TripAdvisor did not immediately respond to Business Insider's request for comment, but a spokesperson said earlier in March that it does not remove business listings and instead allows reviews so that customers can have "a transparent record of travelers' experiences at that location."

"TripAdvisor believes that every person impacted by a traveler safety issue, including sexual assault, has the right to write a first-hand account about their experience. Even a brief, non-descriptive mention that a traveler experienced an assault can serve as a powerful warning to the global travel community," the statement said.

Critics of this policy point out that reviews highlighting sexual assault or other safety issues can be buried by other reviews. One women who told The Guardian she had been raped in a hotel in the Caribbean took issue with TripAdvisor's solution, which would lump her response alongside one-star reviews complaining about dirty bed sheets.

TripAdvisor has noted that being listed on the site is not an endorsement. A TripAdvisor spokesperson told INSIDER earlier in March that leaving a review is the best way for other travelers to be alerted of incidents at the hotel, because the company does not monitor every business listed on the site individually.

"No one wants to relive a horrible experience, but that's the best way for other travelers to be alerted," the spokesperson said.

In 2017, TripAdvisor launched a temporary badge that would flag hotels and resorts that had been reported for sexual assault and other safety concerns. The travel website came under fire after a number of users reported having their accounts of rape and assault removed from the site, Business Insider reported at the time.

African cities are running out of water, and the continent needs $66 billion to avoid a crisis of disease and dehydration - Business Insider

Posted: 19 Mar 2019 04:11 PM PDT

One of every three people in Africa is affected by water scarcity— the circumstance in which a region's available water supply isn't enough to meet demand.

In nations like Ghana, Mozambique, and Zimbabwe, water shortages can raise people's risk of getting sick, since when water is in short supply, households often hoard the precious resource indoors, creating a breeding ground for disease-carrying mosquitoes.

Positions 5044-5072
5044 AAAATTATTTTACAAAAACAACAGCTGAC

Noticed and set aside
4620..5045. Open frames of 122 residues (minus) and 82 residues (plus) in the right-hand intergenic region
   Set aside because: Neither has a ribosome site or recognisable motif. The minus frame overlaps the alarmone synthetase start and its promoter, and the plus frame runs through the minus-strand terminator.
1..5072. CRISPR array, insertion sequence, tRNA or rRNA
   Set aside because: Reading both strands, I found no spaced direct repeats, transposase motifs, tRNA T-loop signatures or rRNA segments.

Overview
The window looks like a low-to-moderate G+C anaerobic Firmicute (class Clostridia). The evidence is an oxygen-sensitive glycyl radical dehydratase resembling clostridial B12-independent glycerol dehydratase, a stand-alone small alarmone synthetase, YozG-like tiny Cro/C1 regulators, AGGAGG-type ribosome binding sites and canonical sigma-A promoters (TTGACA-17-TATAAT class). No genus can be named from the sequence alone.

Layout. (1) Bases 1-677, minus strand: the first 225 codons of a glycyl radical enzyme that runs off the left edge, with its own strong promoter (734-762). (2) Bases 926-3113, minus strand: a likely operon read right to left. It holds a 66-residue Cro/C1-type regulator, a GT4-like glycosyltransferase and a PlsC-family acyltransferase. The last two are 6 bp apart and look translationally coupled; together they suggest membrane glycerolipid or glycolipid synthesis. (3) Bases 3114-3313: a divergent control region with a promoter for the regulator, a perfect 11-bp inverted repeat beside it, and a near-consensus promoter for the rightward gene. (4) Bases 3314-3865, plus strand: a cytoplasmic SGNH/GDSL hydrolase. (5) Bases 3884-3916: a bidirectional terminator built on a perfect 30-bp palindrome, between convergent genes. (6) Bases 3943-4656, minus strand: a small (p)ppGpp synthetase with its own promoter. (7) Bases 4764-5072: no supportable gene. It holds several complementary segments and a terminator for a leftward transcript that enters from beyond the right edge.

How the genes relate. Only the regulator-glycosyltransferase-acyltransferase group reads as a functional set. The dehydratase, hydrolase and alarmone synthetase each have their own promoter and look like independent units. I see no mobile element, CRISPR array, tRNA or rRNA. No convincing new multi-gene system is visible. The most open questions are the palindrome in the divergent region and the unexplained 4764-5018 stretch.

Water is also needed to run toilets and basic sanitation facilities. In its absence, residents are often forced to defecate in rivers, a practice that contaminates fresh water with bacteria, viruses, and parasites. Contaminated water also puts residents at increased risk of diseases like cholera and typhoid fever, which can cause dehydration and malnutrition.

A woman collects water from one of the few communal water taps available to the thousands of people living in the Zandspruit informal settlement in Johannesburg, South Africa.
Mujahid Safodien/AFP/Getty Images

That's the case even in major cities like Nairobi, Kenya, and Accra, the capital city of Ghana, which are becoming more dense and urbanized.

Between 2016 and 2050, Africa's population is expected to double, with 80% of new residents located in urban areas. This growth could provide new economic opportunities and higher living standards for urban residents — but only if cities are equipped to handle the strain on their water resources.

Read more: Cape Town is running out of water — I visited and saw what the financial problems of 'Day Zero' look like on the ground

What's more, when women and young girls are forced to walk miles to the nearest water supply, their ability to attend school or earn an income becomes significantly diminished.

The African Development Bank estimated last year that it would require as much as $66 billion to provide universal access to water and sanitation across Africa. That doesn't include the more than $170 billion needed to build critical infrastructure like dams and purification plants.

Without these resources in place, cities like Cape Town, South Africa could find themselves ill-equipped to deal with drought — and might eventually run out of water.